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Steven Elkinton, retired from the National Park Service: ‘Working with committed citizen volunteers, in my mind, is the highest form of public service.’

I came into federal service in 1978 as a landscape architect for the National Park Service. At first, I worked on a wide variety of projects in and around the Washington, D.C., area, including visitor centers, parking lots and historic landscapes.

Then, I spent four years as the first landscape architect at a new national park area in what was then called the Cuyahoga Valley National Recreation Area in northeast Ohio. Every day there, we were...

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I came into federal service in 1978 as a landscape architect for the National Park Service. At first, I worked on a wide variety of projects in and around the Washington, D.C., area, including visitor centers, parking lots and historic landscapes.

Image courtesy of National Park Service.

Then, I spent four years as the first landscape architect at a new national park area in what was then called the Cuyahoga Valley National Recreation Area in northeast Ohio. Every day there, we were aware of creating a showplace in a rural Ohio valley on behalf of all Americans, a place that would be a stimulating and refreshing to visit again and again.

In 1989, I took on a new job that I stayed in until I retired in 2014, coordinating National Park Service activities associated with the National Trails System. The key to the National Trails System Act is the critical roles of volunteers. I soon discovered I was a small part of a huge nationwide network of trail enthusiasts whose love of hiking, history and community transcended politics. This group has coalesced into an effective advocacy group, carrying out what I came to call “public interest advocacy.” Thanks to their good and continuing nationwide work, trails throughout the U.S. are increasingly protected and operated for the good and safety of all.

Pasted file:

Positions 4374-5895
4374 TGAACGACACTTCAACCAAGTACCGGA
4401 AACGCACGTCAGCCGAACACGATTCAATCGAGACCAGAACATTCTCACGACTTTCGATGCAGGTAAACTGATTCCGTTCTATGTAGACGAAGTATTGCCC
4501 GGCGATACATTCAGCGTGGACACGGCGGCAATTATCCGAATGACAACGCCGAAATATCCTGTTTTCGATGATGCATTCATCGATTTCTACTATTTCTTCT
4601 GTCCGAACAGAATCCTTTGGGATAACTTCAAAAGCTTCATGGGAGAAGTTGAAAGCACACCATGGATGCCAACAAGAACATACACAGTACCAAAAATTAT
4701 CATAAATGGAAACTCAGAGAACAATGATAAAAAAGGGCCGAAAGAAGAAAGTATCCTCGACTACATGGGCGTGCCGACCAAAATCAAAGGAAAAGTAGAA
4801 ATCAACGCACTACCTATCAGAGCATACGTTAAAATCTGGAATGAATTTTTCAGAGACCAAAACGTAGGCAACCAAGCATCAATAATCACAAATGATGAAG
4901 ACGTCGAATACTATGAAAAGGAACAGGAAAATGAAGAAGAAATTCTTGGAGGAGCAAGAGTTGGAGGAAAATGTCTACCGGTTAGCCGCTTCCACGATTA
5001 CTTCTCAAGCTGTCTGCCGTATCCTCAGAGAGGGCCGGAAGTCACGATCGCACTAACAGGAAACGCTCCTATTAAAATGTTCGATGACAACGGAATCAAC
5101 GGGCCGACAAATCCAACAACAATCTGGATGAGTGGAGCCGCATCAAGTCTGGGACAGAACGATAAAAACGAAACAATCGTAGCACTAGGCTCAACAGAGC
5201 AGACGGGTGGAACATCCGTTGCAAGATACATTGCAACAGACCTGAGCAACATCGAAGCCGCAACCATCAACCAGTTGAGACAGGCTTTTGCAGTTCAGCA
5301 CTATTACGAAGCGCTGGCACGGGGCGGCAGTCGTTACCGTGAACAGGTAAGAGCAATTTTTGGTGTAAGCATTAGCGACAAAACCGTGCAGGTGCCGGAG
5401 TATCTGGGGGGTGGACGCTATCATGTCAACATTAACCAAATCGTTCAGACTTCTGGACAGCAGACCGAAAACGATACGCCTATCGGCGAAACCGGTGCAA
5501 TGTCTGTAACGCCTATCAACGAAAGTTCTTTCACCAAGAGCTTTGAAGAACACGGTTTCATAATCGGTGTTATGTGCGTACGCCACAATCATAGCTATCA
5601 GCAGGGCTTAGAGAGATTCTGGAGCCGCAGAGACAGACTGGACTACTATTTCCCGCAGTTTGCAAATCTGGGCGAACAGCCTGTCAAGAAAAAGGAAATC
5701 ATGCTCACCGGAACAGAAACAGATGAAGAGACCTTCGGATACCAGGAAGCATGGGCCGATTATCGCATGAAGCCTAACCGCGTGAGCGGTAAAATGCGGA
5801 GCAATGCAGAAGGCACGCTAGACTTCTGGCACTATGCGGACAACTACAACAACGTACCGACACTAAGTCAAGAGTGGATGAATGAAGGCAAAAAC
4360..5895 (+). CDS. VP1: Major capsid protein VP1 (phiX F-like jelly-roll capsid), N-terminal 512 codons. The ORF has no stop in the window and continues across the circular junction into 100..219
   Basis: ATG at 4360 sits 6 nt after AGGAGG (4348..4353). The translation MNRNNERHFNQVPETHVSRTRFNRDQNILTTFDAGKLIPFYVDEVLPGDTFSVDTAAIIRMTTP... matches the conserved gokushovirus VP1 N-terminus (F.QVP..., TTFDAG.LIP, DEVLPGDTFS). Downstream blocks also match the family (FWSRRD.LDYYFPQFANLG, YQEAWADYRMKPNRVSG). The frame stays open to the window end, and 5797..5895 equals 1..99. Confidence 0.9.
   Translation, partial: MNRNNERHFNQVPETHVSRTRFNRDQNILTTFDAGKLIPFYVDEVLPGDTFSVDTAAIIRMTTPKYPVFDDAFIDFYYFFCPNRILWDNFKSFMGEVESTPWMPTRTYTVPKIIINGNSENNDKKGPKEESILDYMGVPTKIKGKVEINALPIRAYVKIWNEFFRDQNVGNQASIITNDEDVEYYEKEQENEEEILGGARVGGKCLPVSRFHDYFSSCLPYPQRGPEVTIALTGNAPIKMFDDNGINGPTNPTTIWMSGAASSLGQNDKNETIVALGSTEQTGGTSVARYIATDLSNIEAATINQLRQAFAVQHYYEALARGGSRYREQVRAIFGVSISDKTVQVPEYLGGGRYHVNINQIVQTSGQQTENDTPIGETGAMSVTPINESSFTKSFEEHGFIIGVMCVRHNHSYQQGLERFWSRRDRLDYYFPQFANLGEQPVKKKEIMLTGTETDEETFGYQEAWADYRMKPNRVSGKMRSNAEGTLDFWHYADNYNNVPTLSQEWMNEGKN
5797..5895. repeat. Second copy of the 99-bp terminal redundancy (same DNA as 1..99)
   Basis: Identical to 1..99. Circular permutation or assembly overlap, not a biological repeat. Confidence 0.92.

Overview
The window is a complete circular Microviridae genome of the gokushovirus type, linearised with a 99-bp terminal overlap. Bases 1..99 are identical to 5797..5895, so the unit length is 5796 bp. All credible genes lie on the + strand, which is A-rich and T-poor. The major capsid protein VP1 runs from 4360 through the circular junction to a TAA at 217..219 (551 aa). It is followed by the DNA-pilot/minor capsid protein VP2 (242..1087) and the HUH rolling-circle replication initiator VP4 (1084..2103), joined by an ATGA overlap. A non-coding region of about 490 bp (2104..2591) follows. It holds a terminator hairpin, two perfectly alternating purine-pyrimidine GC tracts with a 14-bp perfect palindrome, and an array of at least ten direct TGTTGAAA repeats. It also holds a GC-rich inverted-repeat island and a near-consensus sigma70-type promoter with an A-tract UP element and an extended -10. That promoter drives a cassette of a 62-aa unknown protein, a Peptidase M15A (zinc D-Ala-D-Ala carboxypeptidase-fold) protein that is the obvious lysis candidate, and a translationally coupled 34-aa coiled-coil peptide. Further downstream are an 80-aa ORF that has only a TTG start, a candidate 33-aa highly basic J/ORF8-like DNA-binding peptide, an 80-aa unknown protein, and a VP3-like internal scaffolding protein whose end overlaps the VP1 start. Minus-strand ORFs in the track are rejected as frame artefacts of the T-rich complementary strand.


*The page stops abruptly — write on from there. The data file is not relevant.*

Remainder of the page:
In 25 years of trail work, I watched the national system grow from 16 national scenic and historic trails to 30. And the biggest of many big events associated with them was the bicentennial of the Lewis and Clark Expedition from 2003 to 2006. (In fact, planning for it began 10 years earlier.)

The dogged spirit of the Lewis and Clark Expedition — “undaunted courage,” as Stephen Ambrose called it — has come to characterize the thousands of Americans who support the national trails. Working with federal agencies, these volunteers will not take “no” for an answer. I came to so admire their creative tenacity.

It was a joy to serve (and even earn a pension) helping build America’s magnificent National Trails System in such a spirit of partnership. Very quickly, my civil service job became a passion, and I realized how blessed and lucky I had been to land such a position. Working with committed citizen volunteers, in my mind, is the highest form of public service.